I’d argue God is at work, and we are called to be at work too. We as individuals, but even more, the corporate “we.” “We” the church. There’s a mystery here.

With the full force of the word “katartizo,” consider these last two passages:

Hebrews 13:20-21 Now may the God of peace, who through the blood of the eternal covenant brought back from the dead our Lord Jesus, that great Shepherd of the sheep, equip you with everything good for doing his will, and may he work in us what is pleasing to him, through Jesus Christ, to whom be glory for ever and ever. Amen.

The NIV in this passage says “make you perfect in every good work”. So, equip, make perfect. The amazing thing, to me, is that the writer of Hebrews is saying THAT power that raised Jesus from the dead, THAT power, is at work in us, to supply everything we’re missing, fix everything broken, repair, restore, renew, make perfect, SO THAT power can use us, can “work in us” all the amazing things God has planned.

The power that raised Jesus from the dead? That formed the universe? THAT power? And we're content with memorizing arguments?

T.J. circled back to the net – to remind us that Jesus called James and John to come be fishers of men, and that the point of “katartizo” is that God plans to fix us up, like their broken nets, so we can be effective at the task he gives us. That picture of a net is really at the core of this: it doesn’t work to fix one piece, and leave the others broken. It doesn’t work to repair one part, and leave the others as they were. One little perfect person, gifts intact, is about as useless as one little strand of net, if the gaping holes around it aren't repaired. 

So for us, as God’s body: katartizo implies attention to the whole. As I go pray for an injured part of the body, God is at work in me. As I invite others to be part of that prayer, God is at work in them. As we invite, welcome, participate in katartizo, that restoration spreads. The whole becomes stronger, better equipped. But it’s an interwoven reality, demanding attention to the whole.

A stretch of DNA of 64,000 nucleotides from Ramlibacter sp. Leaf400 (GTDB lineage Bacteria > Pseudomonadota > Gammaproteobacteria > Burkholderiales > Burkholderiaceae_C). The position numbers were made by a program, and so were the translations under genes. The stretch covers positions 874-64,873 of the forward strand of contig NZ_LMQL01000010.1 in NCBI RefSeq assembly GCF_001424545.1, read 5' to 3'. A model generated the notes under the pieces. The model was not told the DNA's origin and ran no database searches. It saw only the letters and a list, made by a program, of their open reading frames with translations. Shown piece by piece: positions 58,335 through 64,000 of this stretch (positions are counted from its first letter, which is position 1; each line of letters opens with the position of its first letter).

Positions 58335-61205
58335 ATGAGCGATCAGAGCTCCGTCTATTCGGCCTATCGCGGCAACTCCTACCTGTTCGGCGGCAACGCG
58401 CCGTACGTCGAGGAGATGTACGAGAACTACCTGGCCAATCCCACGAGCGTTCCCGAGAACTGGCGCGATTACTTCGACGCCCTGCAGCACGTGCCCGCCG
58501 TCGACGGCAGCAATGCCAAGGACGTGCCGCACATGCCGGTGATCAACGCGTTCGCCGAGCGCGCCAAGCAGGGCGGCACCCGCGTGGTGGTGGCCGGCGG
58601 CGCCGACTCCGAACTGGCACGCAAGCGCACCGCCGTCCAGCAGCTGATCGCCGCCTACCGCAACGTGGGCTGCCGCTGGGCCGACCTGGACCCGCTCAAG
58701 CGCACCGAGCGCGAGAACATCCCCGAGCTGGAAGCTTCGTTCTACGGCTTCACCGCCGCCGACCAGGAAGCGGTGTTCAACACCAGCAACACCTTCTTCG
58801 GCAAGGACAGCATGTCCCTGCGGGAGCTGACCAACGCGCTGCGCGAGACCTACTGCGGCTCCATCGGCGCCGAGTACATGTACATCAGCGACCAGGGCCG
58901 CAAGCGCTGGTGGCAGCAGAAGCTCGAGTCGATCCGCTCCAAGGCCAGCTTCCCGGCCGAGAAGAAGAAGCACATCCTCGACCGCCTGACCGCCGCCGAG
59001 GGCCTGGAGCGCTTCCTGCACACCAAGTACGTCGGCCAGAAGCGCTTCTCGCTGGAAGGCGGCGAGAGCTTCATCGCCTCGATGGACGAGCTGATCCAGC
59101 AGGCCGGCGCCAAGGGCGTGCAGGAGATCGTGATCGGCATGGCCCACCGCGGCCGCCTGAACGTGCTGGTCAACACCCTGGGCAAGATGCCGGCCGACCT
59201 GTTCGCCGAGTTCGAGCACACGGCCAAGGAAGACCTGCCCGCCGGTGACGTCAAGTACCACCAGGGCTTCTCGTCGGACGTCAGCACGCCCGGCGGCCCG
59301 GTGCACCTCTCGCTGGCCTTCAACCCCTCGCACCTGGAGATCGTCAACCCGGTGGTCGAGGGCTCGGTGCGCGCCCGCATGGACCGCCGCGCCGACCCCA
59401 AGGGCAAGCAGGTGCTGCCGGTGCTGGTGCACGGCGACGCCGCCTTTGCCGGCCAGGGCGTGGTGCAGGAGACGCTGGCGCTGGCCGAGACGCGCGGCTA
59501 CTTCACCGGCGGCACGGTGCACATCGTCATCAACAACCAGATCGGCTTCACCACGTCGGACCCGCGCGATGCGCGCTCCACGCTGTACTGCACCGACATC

Here’s the last passage:

Ephesians 4:11-16  So Christ himself gave the apostles, the prophets, the evangelists, the pastors and teachers, to equip his people for works of service, so that the body of Christ may be built up until we all reach unity in the faith and in the knowledge of the Son of God and become mature, attaining to the whole measure of the fullness of Christ.  Then we will no longer be infants, tossed back and forth by the waves, and blown here and there by every wind of teaching and by the cunning and craftiness of people in their deceitful scheming.  Instead, speaking the truth in love, we will grow to become in every respect the mature body of him who is the head, that is, Christ.  From him the whole body, joined and held together by every supporting ligament, grows and builds itself up in love, as each part does its work.

My thoughts in all this were prompted by a trip to pray for Emily, a girl struck by lightening almost three years ago. Watching her slow journey toward restoration has made painfully clear how little anyone knows about the mystery of the human body, and how little we know about the gifts God wants to give us. God is at work in her, to katartizo her, to heal and repair her, but He’s using her to challenge me, and others, to consider His own body, and to call, wait, work, pray for that process of restoration, preparation, equipping, to be carried out in us.

Your thoughts and additions are welcome.